After spending three weeks visiting my parents back home, I smelled him. The six hour drive back to Ohio (the state known only for its superior rest stops along I80), and there was that smell. Distinct and pleasant, as olfactory memories sometimes are. Cigarettes tucked into the breast pocket of a crisply starched shirt, dirt under his fingernails, perfectly worn in work boots with a faint high note of Budweiser. My grandfather. I’m not sure where it came from, and no, I don’t believe his spirit was right there in the car with me or any such nonsense, but there it was, and it took me right back.
“Do your grandfather a favor and grab him a beer from the fridge? Don’t shake it, or you’re outta the will.”
This was a standard request; we joked about getting written out of our inheritance constantly when referring to my grandfather (Not that we cared or would stand to inherit anything until my mom would pass away, but I digress). I suppose there isn’t much room in that sentence to explain what kind of man he was, but he was… something. A piece of work? Totally. Curmudgeonly? Abso-freakin’-loutly. But he worked hard, had the strongest morals of anyone I have ever known and got straight to the point. He was fantastic. And more than little bit of a bit of a pain in the ass. He was the kind of guy that ordered a hamburger – PLAIN, and when the sixteen-year-old girl behind the counter at Wendy’s asked if he wanted cheese on it, would reply with a set of stern eyes, “Would it be plain then?”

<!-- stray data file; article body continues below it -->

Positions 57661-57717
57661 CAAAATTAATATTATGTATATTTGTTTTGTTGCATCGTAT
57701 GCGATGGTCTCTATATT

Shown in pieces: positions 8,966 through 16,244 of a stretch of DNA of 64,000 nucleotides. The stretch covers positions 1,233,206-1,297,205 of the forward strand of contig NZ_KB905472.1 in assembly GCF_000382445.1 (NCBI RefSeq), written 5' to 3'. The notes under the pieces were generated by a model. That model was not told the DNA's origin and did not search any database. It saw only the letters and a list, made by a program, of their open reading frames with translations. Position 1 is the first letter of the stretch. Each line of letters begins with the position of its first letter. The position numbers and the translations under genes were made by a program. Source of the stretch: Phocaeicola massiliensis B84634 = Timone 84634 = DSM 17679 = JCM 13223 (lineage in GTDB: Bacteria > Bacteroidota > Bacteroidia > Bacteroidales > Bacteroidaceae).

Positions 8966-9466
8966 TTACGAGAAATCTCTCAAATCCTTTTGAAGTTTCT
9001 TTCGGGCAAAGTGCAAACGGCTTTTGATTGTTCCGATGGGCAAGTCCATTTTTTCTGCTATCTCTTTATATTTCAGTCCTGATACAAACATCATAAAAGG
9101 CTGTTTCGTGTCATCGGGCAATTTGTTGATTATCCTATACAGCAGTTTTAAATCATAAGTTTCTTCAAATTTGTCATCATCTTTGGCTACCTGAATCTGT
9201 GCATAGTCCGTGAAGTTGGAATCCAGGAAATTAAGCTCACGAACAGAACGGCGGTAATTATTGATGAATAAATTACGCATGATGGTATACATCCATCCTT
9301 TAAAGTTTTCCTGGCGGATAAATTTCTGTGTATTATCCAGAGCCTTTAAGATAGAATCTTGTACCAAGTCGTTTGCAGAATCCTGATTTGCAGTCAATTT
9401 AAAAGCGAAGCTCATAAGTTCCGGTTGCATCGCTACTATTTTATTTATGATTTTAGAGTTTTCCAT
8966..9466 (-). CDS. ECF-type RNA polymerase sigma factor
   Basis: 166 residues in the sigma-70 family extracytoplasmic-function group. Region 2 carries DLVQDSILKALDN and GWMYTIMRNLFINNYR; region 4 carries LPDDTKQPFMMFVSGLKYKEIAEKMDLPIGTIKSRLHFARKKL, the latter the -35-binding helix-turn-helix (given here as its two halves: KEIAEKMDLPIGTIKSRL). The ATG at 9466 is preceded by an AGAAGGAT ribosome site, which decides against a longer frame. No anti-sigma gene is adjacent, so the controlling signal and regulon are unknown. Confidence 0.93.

Why is it that someone who was so very precise, so black and white, and deliberate is hard to explain? He had a soft spot for his grandchildren. It was the kind that wasn’t worn on his sleeve, but when it made an appearance, it was apparent that he cared for you deeply and in a way that nobody but Grandpa can. The kind that spends forty five minutes hanging the curtain rod he just got you at Target because his granddaughter was not about to have curtains pinned to the ceiling. We idolized him as kids, my brothers and I, despite that he expected a lot from us. Elbows off the table, quizzing us on our multiplication tables over a very well-done hamburger at dinner. He got my brothers to vacuum up birdseed in their backyard; and he got them to enjoy it.
It wasn’t until I was in my mid-twenties when I would see a crack in the façade. He was grumpy to boot, and was short with my grandmother. We sat firmly on opposite ends of the political spectrum. He was vocal with his views, and I had a mouthful to say about the issues to anybody but him. I am as set in my views as he was, and disagreed with him about everything political, but I never spoke up. I still think if he knew how I really felt; it would have let him down. I don’t feel that way about ANYONE else; why him?
The night before his funeral, my grandmother and I ducked out to the smallest of the porches at their farmhouse. We dodged the pack to have a cigarette. I don’t even smoke. And he passed away from lung cancer, so why my grandmother and I both thought it fitting to light up is anyone’s guess. I totally lost it; busting out my ugly crying face and the snot; the whole nine yards.
“Grandma… He never even knew I voted for Obama.” Cue the choking sob and drippy boogers.
“Oh honey, yes he did.”
And he loved me anyway.